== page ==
Published on June 15th, 2019
Everybody knows the feeling when suddenly motivation drops. You don't feel hunger nor thirst, just lying in bed or sitting on the couch is enough. In fact, you don't want to do anything at all. You want to be alone because something has happened which hit you hard on an emotional level. These strikes could be caused by stressful work or just realizing something isn't going to work out as you thought it would be.
Handling the drops
When losing motivation I do not only lose the will to do anything, I also get into a bad mood, which reinforces my willing to not do anything again - a catch-22! When I am in this situation I try to concentrate on my thoughts for a while. Often my head is full of depressing and fearful thoughts, resolving from memories combined with dystopian scenarios. Usually, most of the thoughts point in the same direction:
"I will never be able to do this! How on Earth did I have the idea, to have even the remotest chance in succeeding of what I dream to achieve? It's not worth to invest any more energy in a failed project."
I found two ways to end this situation and get back on track. One possible solution is to have someone who deeply cares about you. For me, this person is my girlfriend. She is always encouraging me to keep going. If it wasn't for her I would have given up many times already. The other option is to take a break from what initially caused me to get in a demotivating mood in the first place. Going for a walk or run are my activities to do for ordering my thoughts. Also sometimes thinking about a problem itself over and over is not going to give me any breakthrough. So whenever I am not gaining any more insights into my problem, I start doing things which distract me a while. Reading, playing video games or hanging out with friends are perfect options to gain some peace of mind. After a few hours, I am calmed down and able to put emotions aside to start another problem-tackling session from a rational point of view.
Don't treat symptoms, treat the cause!
I believe in the saying 'the right way is not always the simplest one', and therefore when I push myself, it's natural to get anxious sometimes. In fact, I believe, by pushing our comfort zone to its limit, we start to grow as an individual. Still, when you get into these situations a couple of times caused by the same thing over and over again, it might be worth a thought if those motivation-breakdowns are just symptoms of a bigger disease. Treating symptoms might work for a while, but in the long run, you have to know the underlying cause to cure the disease once and for all.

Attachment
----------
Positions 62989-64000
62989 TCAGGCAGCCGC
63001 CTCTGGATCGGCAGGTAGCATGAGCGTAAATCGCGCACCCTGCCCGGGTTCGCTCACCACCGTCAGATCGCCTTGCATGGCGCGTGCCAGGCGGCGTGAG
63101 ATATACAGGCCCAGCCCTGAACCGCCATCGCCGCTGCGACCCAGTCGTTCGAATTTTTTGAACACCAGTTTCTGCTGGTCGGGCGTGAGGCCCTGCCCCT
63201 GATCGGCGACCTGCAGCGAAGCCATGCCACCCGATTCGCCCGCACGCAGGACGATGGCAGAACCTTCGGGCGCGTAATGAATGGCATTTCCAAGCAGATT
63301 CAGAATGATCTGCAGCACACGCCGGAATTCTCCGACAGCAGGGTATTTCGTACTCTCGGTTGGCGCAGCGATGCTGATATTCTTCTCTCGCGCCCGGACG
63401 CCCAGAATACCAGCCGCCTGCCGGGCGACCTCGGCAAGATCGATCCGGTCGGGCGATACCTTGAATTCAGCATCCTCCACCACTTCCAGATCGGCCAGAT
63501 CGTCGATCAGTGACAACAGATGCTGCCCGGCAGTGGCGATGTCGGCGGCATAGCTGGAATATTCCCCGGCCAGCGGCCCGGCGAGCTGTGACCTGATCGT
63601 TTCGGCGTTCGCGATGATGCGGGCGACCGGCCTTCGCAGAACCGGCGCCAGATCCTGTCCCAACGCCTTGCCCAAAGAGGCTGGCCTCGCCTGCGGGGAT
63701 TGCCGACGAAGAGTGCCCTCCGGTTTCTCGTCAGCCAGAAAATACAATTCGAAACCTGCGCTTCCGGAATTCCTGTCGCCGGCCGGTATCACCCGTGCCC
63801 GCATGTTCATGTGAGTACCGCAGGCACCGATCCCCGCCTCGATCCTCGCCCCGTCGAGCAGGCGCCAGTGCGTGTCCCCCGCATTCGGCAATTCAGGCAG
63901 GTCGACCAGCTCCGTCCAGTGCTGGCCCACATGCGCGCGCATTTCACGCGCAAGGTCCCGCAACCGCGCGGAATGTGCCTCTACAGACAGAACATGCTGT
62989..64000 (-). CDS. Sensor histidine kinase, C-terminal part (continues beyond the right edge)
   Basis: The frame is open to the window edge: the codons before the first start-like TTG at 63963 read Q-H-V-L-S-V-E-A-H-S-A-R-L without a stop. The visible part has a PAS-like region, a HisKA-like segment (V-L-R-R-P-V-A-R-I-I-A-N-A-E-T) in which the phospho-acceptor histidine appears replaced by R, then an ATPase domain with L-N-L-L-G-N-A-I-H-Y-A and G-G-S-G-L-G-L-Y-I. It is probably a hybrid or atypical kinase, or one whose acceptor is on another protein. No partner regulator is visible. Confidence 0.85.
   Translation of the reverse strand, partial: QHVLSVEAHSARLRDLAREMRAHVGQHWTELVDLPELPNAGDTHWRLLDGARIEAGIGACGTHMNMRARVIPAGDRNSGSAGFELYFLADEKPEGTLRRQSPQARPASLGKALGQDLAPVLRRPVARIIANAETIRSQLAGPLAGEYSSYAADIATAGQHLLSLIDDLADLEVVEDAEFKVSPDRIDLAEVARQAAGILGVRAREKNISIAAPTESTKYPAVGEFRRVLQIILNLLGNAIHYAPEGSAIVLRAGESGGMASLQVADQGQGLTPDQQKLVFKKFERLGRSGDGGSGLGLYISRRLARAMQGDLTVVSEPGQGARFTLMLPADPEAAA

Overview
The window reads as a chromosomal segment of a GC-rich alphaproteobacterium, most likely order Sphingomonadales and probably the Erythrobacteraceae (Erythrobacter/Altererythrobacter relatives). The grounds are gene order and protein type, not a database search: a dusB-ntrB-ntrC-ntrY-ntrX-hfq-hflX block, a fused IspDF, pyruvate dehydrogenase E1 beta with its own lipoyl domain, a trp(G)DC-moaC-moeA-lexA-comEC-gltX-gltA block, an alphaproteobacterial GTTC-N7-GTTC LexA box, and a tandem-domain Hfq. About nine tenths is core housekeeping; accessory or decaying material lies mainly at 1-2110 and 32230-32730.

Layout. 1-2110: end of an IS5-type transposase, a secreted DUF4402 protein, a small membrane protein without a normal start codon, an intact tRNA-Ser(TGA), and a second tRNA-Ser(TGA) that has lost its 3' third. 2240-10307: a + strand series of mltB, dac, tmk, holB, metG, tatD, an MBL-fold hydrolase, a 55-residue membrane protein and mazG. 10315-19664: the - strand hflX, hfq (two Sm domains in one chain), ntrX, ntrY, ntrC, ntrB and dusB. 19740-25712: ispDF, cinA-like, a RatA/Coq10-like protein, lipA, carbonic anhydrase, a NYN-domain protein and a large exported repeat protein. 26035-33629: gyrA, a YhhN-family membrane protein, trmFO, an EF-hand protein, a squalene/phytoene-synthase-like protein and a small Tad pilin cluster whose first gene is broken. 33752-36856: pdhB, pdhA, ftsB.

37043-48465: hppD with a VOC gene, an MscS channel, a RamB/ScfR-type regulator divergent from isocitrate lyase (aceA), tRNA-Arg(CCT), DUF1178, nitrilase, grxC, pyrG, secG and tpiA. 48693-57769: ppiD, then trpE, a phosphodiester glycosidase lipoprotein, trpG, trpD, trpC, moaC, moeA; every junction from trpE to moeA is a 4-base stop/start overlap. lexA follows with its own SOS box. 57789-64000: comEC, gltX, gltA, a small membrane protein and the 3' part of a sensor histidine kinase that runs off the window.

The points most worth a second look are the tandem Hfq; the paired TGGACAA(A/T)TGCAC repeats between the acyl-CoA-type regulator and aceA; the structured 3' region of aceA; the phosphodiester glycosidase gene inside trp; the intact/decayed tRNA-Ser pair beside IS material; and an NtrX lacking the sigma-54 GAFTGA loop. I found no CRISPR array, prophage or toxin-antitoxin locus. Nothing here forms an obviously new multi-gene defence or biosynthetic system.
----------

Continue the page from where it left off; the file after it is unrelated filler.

Quitting toxic relationships
When I was writing this post, I had to deal with a client who only wants to pay 50% of the bill he owes me. I already had several 'motivation-breakdowns' because of him - the symptoms. On the other hand, he was one of my major clients and I haven't had a plan-B to compensate for the lost money yet. It was likely he would continue to pay me for any work I would do from now on, but I didn't trust him any more. Also, I had a feeling that the work for this specific client would be really stressful and therefore could end up in a new 'motivation-breakdown' soon. I cancelled this toxic relationship by stopping to treat the symptoms but getting rid of the cause - the client.
Natural ups and downs
Since I quit the relationship with the problematic client 6 months have passed. I did have less motivational downs and I do enjoy my work nowadays much more than at the start of this year. Quitting a toxic relationship was the cause of my struggles, but it isn't necessarily the same for you. That being said: I still have got some downs, but they don't seem to be caused by a single cause. In fact, it's quite normal to have some bad days. Imagine if we would always have good days. Since those days would be good by default we wouldn't notice the good days as good but as default and therefore we would not appreciate them.
We all have to deal with motivation struggles on some days, but we can do everything to avoid major downs by getting rid of the cause. I am still bothered by the feeling of having 'wasted' a whole day when I am not motivated to do much. Small habits may be the answer to prevent this feeling, but that's a story for another post.
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